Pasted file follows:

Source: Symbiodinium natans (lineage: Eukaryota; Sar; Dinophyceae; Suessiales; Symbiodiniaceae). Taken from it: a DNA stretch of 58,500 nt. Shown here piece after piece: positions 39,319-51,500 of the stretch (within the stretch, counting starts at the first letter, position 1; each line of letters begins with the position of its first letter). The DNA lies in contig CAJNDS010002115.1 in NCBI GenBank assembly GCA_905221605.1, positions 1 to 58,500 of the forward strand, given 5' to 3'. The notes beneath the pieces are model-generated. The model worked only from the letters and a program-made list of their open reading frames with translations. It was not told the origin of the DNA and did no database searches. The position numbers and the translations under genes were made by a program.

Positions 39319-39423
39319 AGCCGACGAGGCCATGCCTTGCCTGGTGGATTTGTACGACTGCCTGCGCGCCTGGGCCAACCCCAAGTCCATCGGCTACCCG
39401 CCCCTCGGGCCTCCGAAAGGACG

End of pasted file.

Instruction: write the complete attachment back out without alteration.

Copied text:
Source: Symbiodinium natans (lineage: Eukaryota; Sar; Dinophyceae; Suessiales; Symbiodiniaceae). Taken from it: a DNA stretch of 58,500 nt. Shown here piece after piece: positions 39,319-51,500 of the stretch (within the stretch, counting starts at the first letter, position 1; each line of letters begins with the position of its first letter). The DNA lies in contig CAJNDS010002115.1 in NCBI GenBank assembly GCA_905221605.1, positions 1 to 58,500 of the forward strand, given 5' to 3'. The notes beneath the pieces are model-generated. The model worked only from the letters and a program-made list of their open reading frames with translations. It was not told the origin of the DNA and did no database searches. The position numbers and the translations under genes were made by a program.

Positions 39319-39423
39319 AGCCGACGAGGCCATGCCTTGCCTGGTGGATTTGTACGACTGCCTGCGCGCCTGGGCCAACCCCAAGTCCATCGGCTACCCG
39401 CCCCTCGGGCCTCCGAAAGGACG